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 WHERE TO GO?

A TOP TEN LIST FOR PARENTS AND STUDENTS TO CONSIDER WHEN MAKING DECISIONS ABOUT COLLEGE

College decision-making time is at hand for some; others are now visiting campuses. Admissions experts from Baruch College, a senior college in the City University of New York, offer some tips to help parents cope with the stress of guiding their child through that all-important question: Where should I go to college?

Academics:

1. Remember why your child is going to college in the first place – Now is the time for your child to reflect on what they truly want. Compare their preferences and ambitions to the resources that each school offers. Consider each school’s academics, study abroad programs, student life, extracurricular activities, career services, internship programs, etc., and ask how it will further your child’s educational and career goals. Reassure your child that it’s okay to be uncertain about their career ambitions but, if they are, a college with flexible academic programs and multiple options is probably a good be

2. What happens to people who graduate from this school? – Look into what most of the graduates of the schools your child likes wind up doing. If your child is interested in the fine arts, and the majority of students at a particular school end up working in the financial industry, it should give you both pause.

3. The downside of high school success – Sometimes, even a top-performing high school student is surprised by the rigorous demands of college courses and professors. Even if your child was accepted at the school of their dreams, they need to understand that they’re starting all over once they get to college; their sterling SAT scores won’t matter if they skip class or studying. Have an honest conversation with your child about the level of commitment required at the schools they like and make sure they’re prepared for it.

It’s (almost) all about the money:

4. Factor college tuition into family budgeting – Try plugging the estimated cost of attendance (tuition, room and board, books, transportation, student fees) for each school at which your child is accepted into your family’s budget. This will provide you with a better long-term financial plan. And don’t forget about graduate school, if that is in your child’s plans; it’ll be upon you both before you know it.

5. Explore all avenues of financing –-Don’t count solely on the college’s financial aid award for help. Learn about scholarships being offered by local businesses, community organizations and employers; your family could qualify for additional aid monies.

6. Get to know your school’s financial aid team – Most financial aid departments offer free workshops on how to plan for the cost of attending college. Take advantage of such sessions, and don’t be bashful; ask as many questions as occur to you. Now is the best time to consider all your options.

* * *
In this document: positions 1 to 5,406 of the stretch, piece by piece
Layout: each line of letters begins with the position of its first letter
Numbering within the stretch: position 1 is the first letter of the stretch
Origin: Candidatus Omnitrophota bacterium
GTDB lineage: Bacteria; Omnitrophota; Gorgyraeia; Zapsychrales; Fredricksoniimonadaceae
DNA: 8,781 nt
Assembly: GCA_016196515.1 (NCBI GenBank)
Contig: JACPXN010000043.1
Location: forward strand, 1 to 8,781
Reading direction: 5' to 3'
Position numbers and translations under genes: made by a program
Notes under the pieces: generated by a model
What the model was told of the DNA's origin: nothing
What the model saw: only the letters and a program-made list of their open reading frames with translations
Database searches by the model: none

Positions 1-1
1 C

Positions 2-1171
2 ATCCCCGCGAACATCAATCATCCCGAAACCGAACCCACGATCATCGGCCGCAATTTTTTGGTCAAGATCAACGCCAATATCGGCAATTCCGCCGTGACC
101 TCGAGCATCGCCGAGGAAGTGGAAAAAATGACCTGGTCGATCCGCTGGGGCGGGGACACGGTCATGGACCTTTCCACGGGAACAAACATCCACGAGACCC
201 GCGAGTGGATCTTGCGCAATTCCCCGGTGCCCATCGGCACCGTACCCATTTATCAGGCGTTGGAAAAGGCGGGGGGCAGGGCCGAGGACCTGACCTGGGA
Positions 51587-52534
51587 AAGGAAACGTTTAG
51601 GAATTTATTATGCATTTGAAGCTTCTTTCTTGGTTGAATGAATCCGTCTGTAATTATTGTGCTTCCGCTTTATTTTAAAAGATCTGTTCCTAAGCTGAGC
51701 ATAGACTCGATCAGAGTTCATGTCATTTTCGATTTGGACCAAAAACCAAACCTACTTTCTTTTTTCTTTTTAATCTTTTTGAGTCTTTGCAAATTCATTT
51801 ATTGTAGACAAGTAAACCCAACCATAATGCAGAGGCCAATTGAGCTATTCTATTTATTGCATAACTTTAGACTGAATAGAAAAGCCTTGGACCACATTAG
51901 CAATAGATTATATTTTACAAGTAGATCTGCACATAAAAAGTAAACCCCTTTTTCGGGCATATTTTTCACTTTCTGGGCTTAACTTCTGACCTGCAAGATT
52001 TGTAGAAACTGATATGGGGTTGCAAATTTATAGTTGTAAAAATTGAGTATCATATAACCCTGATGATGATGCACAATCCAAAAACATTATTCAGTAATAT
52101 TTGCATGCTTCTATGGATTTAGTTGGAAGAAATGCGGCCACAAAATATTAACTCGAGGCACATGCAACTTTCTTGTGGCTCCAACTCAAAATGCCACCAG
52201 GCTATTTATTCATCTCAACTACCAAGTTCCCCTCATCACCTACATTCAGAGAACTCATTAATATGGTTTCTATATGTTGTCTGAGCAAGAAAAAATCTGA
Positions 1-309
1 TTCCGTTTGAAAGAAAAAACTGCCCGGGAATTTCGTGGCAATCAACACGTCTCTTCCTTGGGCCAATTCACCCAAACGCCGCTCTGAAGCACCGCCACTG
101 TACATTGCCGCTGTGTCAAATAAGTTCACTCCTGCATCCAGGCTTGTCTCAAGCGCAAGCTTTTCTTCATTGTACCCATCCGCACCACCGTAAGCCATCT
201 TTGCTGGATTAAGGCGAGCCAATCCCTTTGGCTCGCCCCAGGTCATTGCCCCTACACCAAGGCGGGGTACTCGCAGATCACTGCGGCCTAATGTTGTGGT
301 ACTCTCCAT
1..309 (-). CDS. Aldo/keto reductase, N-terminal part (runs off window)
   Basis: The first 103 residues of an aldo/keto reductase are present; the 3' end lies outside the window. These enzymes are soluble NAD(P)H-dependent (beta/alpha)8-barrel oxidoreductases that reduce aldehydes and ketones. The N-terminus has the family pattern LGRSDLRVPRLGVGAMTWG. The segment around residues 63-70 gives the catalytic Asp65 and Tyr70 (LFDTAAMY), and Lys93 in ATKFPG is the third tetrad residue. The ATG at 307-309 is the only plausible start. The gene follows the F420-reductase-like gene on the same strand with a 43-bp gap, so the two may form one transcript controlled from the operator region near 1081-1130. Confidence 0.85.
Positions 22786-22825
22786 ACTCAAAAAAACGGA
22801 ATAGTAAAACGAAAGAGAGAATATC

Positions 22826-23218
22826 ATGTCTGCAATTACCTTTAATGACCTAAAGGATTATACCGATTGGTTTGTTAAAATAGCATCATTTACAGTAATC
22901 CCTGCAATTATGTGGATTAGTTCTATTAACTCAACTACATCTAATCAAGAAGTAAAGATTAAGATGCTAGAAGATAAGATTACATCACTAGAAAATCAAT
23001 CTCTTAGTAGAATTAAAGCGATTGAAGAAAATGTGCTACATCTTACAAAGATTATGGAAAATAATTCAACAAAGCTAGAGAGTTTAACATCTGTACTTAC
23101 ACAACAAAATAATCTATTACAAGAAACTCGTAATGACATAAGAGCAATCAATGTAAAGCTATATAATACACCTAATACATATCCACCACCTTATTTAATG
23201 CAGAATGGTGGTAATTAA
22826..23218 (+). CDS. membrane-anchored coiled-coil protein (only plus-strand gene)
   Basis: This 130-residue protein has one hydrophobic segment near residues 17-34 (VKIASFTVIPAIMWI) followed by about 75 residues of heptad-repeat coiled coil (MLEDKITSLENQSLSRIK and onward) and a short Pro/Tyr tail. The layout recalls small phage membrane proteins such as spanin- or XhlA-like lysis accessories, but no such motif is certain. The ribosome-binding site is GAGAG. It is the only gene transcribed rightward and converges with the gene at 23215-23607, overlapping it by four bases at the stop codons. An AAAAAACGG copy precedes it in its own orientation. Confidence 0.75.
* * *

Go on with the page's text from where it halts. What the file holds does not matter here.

Campus and residential life:

7. What’s new at that school? – It’sbeen several months since you and your child did all that college research. Go back on the colleges’ websites and see what’s up! Schools may be offering new programs, hosting unique events on campus, renovating facilities or announcing new faculty appointments—any of which could affect your child’s decision.

8. Finding the right fit – Every school has a personality; you don’t want to spend thousands of dollars on one that clashes with your child’s. Visit the campus again (or for the first time if you haven’t been yet!). Encourage your child to attend an accepted student reception; sit in on a class; go to a sporting event; and talk to current students—without you hovering in the background! Students will speak candidly to each other about real-life college issues like the social scene, academic pressures and drinking on campus—all things your child should be aware of in advance.

9. Safety first – Let’s face it: sending your child off to college is scary enough without worrying about crime. Take note of a school’s location and ask college officials about security: Is there a 24-hour security team? What kind of campus alert systems are in place? What are the crime statistics for the area? What security precautions exist in the residence halls? While you’re asking questions, explore the college’s mental health and counseling services—college can be stressful for kids as well as parents.

Coping:

10. Breathe deeply and stay calm – Make clear to your child that you are available to talk things through, weigh the pros and cons, ask questions and visit campuses with them but that, ultimately, the decision about where to go to college must be theirs. It’s hard—for both of you—to hand over the keys to their future, but when you watch them receive their diploma, you’ll realize it was well worth it.

Courtesy NYC’s Baruch College